Now that Secretary Price has been sworn in, let's take a closer look at what he may try to do, more quickly, and over the long term.

    Julie Rovner covers this for Kaiser Health News. She's a friend of the "NewsHour." And she joins me now.

    Thank you, Julie.

  • JULIE ROVNER, Kaiser Health News:

    Thank you.


    Let's talk with Republican agenda item number one, the Affordable Care Act.

    In Secretary Price, we have a man who literally authored a bill to repeal it. We have both reported that Republicans see him as a major part of their repeal effort. But what can he actually do? What is he likely to do on the Affordable Care Act?


    Well, what he can actually do and what he will likely do are two different things.

    What he can actually do is quite a lot. For as long as the Affordable Care Act was, there are a whole lot of places where it says the secretary shall or the secretary may. So he has a lot of power to determine the details around what happens to the law.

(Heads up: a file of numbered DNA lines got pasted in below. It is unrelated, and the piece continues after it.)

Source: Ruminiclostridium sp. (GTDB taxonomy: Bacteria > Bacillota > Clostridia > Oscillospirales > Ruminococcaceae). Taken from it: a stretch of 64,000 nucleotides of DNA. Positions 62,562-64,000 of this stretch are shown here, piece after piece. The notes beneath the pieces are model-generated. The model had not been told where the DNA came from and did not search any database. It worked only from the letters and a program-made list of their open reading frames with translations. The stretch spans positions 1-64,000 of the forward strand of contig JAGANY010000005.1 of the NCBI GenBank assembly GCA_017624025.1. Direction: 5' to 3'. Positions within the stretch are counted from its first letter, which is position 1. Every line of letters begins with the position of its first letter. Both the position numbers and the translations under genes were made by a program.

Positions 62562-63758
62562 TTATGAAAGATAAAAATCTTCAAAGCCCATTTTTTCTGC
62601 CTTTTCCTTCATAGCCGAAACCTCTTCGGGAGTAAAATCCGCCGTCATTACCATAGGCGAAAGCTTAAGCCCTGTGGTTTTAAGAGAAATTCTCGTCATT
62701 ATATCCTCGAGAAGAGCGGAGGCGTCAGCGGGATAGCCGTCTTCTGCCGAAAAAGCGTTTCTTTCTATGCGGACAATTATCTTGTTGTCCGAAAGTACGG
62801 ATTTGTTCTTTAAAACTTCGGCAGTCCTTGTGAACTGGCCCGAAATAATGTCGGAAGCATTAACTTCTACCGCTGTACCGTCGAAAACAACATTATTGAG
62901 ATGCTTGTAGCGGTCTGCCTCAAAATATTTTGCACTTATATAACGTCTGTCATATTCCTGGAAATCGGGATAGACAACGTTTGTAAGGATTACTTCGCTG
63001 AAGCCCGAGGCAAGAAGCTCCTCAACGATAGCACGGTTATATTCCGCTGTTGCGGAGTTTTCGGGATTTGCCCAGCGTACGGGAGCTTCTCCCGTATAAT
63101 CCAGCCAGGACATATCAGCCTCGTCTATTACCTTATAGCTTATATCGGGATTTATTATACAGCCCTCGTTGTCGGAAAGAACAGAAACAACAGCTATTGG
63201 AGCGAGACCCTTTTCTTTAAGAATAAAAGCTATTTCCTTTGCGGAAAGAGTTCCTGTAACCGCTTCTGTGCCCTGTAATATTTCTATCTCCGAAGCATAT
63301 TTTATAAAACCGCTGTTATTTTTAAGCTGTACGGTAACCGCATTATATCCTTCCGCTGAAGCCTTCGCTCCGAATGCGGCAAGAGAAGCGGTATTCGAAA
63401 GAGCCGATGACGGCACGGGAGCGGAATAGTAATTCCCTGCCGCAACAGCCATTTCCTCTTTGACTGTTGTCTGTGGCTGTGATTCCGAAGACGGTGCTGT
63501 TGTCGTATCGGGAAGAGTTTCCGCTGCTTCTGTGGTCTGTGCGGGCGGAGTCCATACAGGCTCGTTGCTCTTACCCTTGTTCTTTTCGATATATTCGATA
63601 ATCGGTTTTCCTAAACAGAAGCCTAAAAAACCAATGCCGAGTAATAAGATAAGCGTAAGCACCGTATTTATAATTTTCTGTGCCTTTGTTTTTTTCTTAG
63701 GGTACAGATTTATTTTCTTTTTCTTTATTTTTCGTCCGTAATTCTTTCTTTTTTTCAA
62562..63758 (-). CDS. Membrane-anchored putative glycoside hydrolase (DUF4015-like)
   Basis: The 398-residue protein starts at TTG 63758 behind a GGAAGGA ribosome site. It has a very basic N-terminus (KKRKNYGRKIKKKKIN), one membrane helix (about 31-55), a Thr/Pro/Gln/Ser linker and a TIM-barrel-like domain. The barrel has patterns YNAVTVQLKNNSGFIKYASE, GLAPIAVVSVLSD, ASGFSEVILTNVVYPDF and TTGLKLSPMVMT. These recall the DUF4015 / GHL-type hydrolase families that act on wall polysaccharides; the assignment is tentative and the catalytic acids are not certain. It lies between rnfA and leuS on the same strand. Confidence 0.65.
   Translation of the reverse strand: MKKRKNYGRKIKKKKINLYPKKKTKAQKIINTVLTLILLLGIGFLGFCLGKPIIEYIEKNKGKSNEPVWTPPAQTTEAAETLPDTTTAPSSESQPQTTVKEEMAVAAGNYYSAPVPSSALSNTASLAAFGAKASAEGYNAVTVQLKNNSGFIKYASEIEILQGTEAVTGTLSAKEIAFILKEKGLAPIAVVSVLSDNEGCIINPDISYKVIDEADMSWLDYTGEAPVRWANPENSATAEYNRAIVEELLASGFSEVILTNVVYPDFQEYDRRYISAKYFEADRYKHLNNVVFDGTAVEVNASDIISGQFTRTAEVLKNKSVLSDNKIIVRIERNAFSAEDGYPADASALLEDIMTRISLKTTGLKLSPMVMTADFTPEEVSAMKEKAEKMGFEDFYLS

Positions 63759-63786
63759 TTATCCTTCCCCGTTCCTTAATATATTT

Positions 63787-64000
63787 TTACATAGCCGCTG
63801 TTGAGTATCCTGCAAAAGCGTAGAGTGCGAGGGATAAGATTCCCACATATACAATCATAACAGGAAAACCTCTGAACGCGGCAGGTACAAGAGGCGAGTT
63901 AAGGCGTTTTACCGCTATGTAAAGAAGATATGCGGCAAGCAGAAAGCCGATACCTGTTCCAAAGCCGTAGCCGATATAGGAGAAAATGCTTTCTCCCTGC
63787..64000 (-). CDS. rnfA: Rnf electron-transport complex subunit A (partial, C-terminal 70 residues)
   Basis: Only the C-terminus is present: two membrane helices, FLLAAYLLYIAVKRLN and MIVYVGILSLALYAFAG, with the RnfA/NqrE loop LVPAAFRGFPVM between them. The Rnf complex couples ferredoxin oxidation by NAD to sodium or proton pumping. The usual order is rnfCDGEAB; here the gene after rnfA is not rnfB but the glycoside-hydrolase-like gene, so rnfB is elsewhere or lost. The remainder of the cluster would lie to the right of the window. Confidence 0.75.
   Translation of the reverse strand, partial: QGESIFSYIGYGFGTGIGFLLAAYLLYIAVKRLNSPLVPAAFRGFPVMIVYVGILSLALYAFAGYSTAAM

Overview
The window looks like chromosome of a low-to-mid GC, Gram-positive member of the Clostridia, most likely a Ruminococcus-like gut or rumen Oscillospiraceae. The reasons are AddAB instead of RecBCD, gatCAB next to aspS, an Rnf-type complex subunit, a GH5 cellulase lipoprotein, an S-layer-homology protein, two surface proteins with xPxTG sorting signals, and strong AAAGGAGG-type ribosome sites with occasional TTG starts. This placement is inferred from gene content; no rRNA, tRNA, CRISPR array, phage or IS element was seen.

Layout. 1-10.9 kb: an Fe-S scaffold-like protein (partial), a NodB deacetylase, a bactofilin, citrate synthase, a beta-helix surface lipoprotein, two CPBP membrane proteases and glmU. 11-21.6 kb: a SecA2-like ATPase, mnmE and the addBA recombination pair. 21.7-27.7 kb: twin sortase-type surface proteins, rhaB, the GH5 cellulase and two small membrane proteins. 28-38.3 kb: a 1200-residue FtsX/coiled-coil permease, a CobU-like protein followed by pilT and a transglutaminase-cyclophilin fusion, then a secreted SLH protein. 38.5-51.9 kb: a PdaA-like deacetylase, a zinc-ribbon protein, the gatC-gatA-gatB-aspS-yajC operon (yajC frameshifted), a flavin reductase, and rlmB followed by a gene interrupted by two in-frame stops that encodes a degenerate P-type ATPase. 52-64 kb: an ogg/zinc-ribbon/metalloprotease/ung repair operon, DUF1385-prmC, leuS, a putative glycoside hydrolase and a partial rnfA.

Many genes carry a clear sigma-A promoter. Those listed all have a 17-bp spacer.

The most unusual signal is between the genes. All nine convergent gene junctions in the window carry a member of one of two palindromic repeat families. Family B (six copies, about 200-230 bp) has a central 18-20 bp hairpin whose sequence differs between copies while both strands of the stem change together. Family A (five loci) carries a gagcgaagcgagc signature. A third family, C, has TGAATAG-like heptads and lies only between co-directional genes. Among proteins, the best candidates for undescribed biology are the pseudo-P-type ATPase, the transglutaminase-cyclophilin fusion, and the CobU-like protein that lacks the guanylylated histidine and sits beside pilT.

And he can take apart a lot of the details that the Obama administration added to it. Now, what will he do? There's an issue here with whether or not the Republicans want to make sure that there is still an individual insurance market next year in 2018, while they're figuring out what to replace it with.

    Insurers need to know that really by later this spring. And so some are expecting him to, on the one hand, try to take some things apart, on the other hand, try to make sure that the insurance industry stays in, and so to give them some security about what might be coming.


    And as he has to deal with the insurance market, which is one issue, he has to deal with, of course, all of us and our health care. And Obamacare has some preventative services in it. Included in that, contraception, screenings. What kind of say does he have over whether those will continue to be cost-free?